Ahmad Khatami, Tehran's firebrand Friday Imam

Top Cleric Reiterates Call For Executing Iran Protesters

Friday, 11/18/2022

Iran's clerical regime signaled in Friday sermons that it will not compromise in meting out tough punishment to protesters, calling them rioters and enemies.

The message was delivered by Tehran’s Friday Prayer Imam and firebrand cleric Ahmad Khatami, who said according to religious principles, any attempt to weaken the regime is “haram” or forbidden and “we should deal with rioters using the toughest punishments.”

Friday prayer imams routinely send messages on top priorities and policies of the regime's hardliner core, controlled by the office of Iran's ruler Ali Khamenei.

Khatami categorized protesters into “murderers”, people “opposing God” and those who “spread lies and agitate public opinion”, saying that all are subject to death penalty.

Earlier this month, 227 hardliner members of Iran’s parliament sent a letter to the Judiciary asking for the death penalty for some protesters. The Judiciary, controlled by Supreme Leader Ali Khamenei has already sentenced several detainees to hanging.

But before detaining people, security forces resort to extreme violence on the streets, using any weapon they have without regard to age, gender or risk involved. Those who have military weapons shoot to kill.

Estimates by human rights monitoring organizations have put the death toll of protesters killed by a variety of regime forces at a minimum of 350 since mid-September. Estimates also say that around 15,000 have been arrested.

Officials, following the initial signal by Khamenei, have dubbed the two-month-old protests “riots” and the protesters “rioters”. Some of those arrested have been charged with “moharebeh” or fighting God, which is the most serious offense in Iran’s Islamic law and can trigger the death penalty. Many others among thousands of detainees will probably face the same accusation.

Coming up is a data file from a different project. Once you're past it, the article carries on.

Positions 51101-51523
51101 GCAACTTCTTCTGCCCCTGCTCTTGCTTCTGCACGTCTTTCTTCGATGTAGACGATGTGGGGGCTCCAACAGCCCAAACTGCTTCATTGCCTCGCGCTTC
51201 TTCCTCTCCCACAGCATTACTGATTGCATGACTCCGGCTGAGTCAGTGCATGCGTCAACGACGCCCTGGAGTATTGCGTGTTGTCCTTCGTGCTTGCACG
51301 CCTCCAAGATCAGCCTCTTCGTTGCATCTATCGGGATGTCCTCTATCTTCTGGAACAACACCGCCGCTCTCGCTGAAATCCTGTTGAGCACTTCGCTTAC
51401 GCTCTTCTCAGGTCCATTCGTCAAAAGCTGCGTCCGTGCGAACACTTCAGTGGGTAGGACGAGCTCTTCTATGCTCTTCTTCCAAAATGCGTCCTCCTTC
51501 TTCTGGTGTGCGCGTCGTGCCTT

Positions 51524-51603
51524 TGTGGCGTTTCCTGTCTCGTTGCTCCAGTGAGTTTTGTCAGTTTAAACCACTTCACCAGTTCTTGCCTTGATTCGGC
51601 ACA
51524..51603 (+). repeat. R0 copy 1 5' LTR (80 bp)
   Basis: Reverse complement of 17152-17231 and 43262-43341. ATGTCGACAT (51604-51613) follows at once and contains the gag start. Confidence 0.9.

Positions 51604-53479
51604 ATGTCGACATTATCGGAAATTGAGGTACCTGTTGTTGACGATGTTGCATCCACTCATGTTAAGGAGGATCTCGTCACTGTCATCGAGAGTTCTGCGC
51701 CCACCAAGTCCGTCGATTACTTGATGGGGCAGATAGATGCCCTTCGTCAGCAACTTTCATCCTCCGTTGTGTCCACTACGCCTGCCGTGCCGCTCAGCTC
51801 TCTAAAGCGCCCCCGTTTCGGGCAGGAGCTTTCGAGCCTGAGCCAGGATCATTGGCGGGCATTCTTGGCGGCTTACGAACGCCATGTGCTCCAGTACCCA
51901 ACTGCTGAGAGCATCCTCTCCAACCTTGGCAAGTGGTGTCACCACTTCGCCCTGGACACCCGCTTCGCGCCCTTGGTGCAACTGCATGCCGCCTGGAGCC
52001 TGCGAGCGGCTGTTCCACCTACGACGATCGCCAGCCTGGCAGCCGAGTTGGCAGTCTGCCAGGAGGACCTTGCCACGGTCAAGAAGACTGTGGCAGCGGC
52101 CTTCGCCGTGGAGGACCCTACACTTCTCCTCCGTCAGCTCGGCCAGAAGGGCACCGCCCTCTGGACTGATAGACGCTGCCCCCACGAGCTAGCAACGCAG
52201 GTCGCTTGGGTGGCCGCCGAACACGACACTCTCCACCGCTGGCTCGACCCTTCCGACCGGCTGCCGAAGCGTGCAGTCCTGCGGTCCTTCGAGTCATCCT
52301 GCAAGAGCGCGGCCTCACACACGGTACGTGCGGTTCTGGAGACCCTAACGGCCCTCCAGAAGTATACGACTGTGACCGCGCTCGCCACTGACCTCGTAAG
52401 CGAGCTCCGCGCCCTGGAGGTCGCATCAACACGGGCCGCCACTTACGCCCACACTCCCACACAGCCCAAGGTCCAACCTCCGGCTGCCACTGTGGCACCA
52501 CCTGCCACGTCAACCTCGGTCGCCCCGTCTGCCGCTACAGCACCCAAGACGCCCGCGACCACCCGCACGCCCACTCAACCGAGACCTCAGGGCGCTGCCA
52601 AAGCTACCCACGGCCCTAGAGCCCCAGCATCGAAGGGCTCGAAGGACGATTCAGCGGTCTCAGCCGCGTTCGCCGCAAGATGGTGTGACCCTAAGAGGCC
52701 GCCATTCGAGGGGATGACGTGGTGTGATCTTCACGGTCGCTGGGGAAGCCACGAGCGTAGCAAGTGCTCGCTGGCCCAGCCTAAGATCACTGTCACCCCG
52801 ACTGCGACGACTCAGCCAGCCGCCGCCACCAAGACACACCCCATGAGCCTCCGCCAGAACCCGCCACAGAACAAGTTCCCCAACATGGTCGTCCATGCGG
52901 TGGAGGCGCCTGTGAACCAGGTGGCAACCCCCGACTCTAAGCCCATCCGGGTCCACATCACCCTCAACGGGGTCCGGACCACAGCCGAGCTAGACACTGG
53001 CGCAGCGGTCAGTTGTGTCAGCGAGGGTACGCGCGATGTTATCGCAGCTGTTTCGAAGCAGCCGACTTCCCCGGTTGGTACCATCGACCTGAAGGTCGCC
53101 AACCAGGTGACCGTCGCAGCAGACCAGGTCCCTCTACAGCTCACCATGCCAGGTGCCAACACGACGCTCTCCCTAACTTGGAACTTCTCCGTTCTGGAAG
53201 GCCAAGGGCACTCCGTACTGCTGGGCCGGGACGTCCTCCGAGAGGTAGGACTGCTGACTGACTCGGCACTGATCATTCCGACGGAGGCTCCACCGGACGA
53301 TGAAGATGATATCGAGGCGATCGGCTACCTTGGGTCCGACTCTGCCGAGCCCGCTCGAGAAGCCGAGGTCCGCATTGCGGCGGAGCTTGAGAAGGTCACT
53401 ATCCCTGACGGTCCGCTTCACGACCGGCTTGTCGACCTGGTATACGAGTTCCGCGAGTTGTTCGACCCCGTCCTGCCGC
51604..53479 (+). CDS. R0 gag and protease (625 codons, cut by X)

Khatami tried to balance his tough words by saying that “protests are not forbidden in Islam,” and the regime was only reacting to “rioters”, but the fact remains that security forces used force against the first small gatherings on September 16 when news broke that the 22-year-old Mahsa Amini had died in hospital after being beaten on the head by ‘morality police’.

According to the constitution, unarmed citizens are allowed to protest, and the interior ministry is supposed to receive applications and issue permits for assembly. But except government rallies, no group has ever received a permit for a protest.

Khatami blamed the government’s use of force on “rioters burning ambulances,” while hundreds of videos published in two months shows security forces attacking all gatherings everywhere, independent of what protesters might have done or not.

The hardliner cleric in his sermon also revealed the true thinking of the ruling circles, saying that the protesters’ aim is “overthrowing the regime” and this will not be tolerated. He also admitted that protests are weakening the foundations of the governing system.

Khatami also mentioned Iran’s dismemberment, a danger the government loves to speak about since protests broke out, to scare the average citizen from the consequences of the antigovernment movement. He claimed that Western countries plotting against Iran will be disappointed to see unity prevailing.

However, there has been little evidence of any separatist influence among protesters, who all emphasize ethnic solidarity between different regions of the vast country.

In fact, Mahsa Amini was a Kurd from a Kurdish city, but people in other parts of the country immediately came out to protest her killing in police custody.

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